Once we’ve established that the top GOP candidates in Colorado failed to live up to the insistent hype from their campaigns and friendly talking heads, we come to the next logical question. Was it the issues too? The Denver Post’s political team caught up with GOP chairwoman Kristi Burton Brown, and to no one’s surprise, the former poster child of the Personhood abortion ban measures remains a true believer:
But others questioned whether the state’s electorate had shifted fundamentally, thanks to liberal-minded out-of-staters moving in. That was the assessment of Kristi Burton Brown, the chairwoman of the Colorado Republican Party, on Tuesday night. Her candidates had run on the correct issues, she said, and would focus on them going forward. [Pols emphasis]
“It’s just not what voters chose tonight,” she said.
There’s no way to sugar-coat this. No one should be more pleased to see the Colorado GOP chair conclude that Republicans “had run on the correct issues” than Colorado Democrats. Kristi Burton Brown’s unshakeable anti-abortion convictions make it impossible for her to recognize that the backlash to the overturning of Roe v. Wade was a major component of Republican failure in this year’s elections. Brown’s inability to recognize this political shift leaves the party unable to change course as long as she remains in charge.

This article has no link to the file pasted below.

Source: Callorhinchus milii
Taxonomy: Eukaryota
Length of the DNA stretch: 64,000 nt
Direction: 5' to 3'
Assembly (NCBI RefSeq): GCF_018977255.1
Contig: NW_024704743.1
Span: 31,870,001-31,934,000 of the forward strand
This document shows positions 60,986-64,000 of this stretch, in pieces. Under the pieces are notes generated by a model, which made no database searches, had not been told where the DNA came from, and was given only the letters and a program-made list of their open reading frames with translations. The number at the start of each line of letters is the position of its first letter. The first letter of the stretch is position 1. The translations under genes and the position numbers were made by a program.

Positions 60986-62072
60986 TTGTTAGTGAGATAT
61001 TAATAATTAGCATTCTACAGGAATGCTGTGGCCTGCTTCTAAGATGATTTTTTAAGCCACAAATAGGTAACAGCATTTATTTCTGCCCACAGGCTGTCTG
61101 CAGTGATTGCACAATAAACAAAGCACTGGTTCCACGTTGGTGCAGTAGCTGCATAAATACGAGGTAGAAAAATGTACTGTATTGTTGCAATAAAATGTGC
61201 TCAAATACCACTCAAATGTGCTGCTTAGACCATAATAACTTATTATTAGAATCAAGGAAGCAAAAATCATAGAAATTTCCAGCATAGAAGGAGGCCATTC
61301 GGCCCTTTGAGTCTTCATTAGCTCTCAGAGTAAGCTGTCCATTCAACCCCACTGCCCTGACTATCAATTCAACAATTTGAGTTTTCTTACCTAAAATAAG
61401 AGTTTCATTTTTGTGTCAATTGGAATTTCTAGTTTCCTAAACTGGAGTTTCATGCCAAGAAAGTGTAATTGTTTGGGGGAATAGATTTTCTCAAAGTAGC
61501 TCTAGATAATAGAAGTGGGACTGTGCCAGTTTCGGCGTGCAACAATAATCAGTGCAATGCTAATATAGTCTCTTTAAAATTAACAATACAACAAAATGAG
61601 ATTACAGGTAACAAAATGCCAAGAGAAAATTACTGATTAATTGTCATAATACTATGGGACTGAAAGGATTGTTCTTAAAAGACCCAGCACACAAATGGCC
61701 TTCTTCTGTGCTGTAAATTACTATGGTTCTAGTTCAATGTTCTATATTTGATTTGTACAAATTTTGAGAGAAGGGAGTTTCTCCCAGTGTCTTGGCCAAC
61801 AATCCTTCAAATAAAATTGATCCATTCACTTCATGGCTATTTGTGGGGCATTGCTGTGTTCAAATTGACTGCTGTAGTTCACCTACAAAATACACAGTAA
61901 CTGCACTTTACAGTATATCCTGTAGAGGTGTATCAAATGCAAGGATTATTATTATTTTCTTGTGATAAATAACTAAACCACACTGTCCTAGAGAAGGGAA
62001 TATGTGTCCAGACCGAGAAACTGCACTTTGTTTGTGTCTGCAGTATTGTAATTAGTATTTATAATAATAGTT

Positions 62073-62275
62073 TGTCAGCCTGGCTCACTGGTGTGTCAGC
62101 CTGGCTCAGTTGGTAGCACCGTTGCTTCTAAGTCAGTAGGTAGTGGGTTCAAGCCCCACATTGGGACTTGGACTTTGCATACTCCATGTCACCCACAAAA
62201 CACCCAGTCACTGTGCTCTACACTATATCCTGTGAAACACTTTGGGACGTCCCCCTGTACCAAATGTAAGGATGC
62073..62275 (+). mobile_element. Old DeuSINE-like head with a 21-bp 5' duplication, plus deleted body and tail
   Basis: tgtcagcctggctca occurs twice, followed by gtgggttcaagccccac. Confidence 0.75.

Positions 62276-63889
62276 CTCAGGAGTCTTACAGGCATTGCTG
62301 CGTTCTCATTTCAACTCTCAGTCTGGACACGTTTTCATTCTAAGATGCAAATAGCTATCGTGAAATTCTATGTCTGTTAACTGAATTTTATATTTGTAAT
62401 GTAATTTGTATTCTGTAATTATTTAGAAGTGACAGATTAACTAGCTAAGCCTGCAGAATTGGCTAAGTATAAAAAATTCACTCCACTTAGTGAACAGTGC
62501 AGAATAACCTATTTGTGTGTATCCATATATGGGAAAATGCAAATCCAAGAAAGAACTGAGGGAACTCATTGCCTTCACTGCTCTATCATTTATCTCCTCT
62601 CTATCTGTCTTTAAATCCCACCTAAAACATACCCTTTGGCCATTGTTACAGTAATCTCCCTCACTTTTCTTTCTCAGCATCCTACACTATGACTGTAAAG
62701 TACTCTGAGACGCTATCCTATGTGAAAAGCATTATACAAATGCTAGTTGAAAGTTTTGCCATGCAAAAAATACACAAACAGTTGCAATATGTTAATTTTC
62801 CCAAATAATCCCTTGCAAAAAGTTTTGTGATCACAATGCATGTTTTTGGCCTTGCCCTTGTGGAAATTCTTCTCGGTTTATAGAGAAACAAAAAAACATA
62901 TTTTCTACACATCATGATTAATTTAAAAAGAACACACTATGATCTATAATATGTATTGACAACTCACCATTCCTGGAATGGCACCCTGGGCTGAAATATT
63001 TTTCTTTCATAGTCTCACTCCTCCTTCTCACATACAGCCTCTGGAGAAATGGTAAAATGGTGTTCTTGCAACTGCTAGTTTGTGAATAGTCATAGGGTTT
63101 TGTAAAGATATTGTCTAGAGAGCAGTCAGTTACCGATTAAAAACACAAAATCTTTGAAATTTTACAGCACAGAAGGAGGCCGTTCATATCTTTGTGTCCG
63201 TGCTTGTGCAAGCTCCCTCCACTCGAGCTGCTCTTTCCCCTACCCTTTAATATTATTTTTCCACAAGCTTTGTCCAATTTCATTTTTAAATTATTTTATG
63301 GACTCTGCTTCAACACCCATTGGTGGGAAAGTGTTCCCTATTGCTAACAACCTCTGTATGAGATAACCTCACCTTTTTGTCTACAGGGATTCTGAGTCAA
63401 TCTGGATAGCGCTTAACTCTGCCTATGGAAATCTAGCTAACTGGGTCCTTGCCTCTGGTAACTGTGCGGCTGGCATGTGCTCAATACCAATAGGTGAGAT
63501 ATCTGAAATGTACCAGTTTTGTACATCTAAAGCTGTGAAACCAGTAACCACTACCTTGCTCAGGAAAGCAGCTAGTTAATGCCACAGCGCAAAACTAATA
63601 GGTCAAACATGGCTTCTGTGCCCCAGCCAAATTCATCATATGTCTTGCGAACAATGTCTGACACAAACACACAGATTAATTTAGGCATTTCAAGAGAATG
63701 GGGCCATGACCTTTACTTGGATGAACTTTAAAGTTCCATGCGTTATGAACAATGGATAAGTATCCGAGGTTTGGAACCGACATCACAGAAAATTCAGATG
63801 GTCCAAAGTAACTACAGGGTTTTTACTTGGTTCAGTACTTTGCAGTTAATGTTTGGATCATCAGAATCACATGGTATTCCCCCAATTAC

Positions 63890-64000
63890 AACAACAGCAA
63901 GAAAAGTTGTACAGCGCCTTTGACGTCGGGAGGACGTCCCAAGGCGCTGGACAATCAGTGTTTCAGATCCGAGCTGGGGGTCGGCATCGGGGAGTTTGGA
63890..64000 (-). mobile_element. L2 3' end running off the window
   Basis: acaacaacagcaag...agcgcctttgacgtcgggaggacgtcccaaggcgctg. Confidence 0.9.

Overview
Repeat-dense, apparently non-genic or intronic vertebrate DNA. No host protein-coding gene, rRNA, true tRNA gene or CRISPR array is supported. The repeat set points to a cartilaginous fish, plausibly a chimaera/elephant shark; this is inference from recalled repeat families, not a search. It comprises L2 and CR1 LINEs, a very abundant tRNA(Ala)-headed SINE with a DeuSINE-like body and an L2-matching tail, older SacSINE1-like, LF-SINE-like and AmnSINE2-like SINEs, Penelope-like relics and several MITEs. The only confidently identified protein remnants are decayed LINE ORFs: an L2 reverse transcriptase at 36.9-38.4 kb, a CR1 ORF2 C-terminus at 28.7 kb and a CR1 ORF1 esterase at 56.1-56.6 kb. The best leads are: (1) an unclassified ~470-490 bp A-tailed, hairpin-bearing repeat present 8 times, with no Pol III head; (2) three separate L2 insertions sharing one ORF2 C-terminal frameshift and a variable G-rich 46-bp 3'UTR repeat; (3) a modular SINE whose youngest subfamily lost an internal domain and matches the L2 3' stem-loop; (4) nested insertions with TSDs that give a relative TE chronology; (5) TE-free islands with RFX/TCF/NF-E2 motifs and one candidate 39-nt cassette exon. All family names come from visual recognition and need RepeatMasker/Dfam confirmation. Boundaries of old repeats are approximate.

As for the other issue that motivated voters to turn out for Democrats this year, the Republican Party’s ongoing threat to democracy under ex-President Donald Trump? Back to Colorado Public Radio’s story:
“January 6th, we just thought it had fallen from most people’s minds,” [Rep. Colin Larson] said. [Pols emphasis] “That just was not the case. They weren’t willing to look past the party.”
Smart Colorado Republicans knew that Trump was toxic going all the way back to 2016 when they revolted in favor of Ted Cruz. But instead of the Republican Party making a clean break from Trump in the aftermath of the violent January 6th insurrection and Trump’s plot to overturn the 2020 elections, Trump has remained the party’s de facto leader. Republicans like Joe O’Dea and Secretary of State candidate Pam Anderson who tried to triangulate off Trump this year either didn’t try hard enough (Anderson) or failed to persuade swing voters while bringing the wrath of the MAGA base down upon themselves (O’Dea).
As it turns out, Americans did not forget about January 6th. And as it turns out, overturning Roe v. Wade had dire political consequences for the party who sought that outcome for decades. There’s no “middle ground” for Republicans to stand on with these defining issues. There’s no “retooling” of the Republican Party’s message that can alter the fundamentals. This is not a question of packaging, it’s the product Republicans are offering that Colorado voters want no part of. Without the will to de-radicalize the MAGA base and truly moderate their wedge-issue-driven agenda, Colorado Republicans are glimpsing at long last what permanent minority status looks like.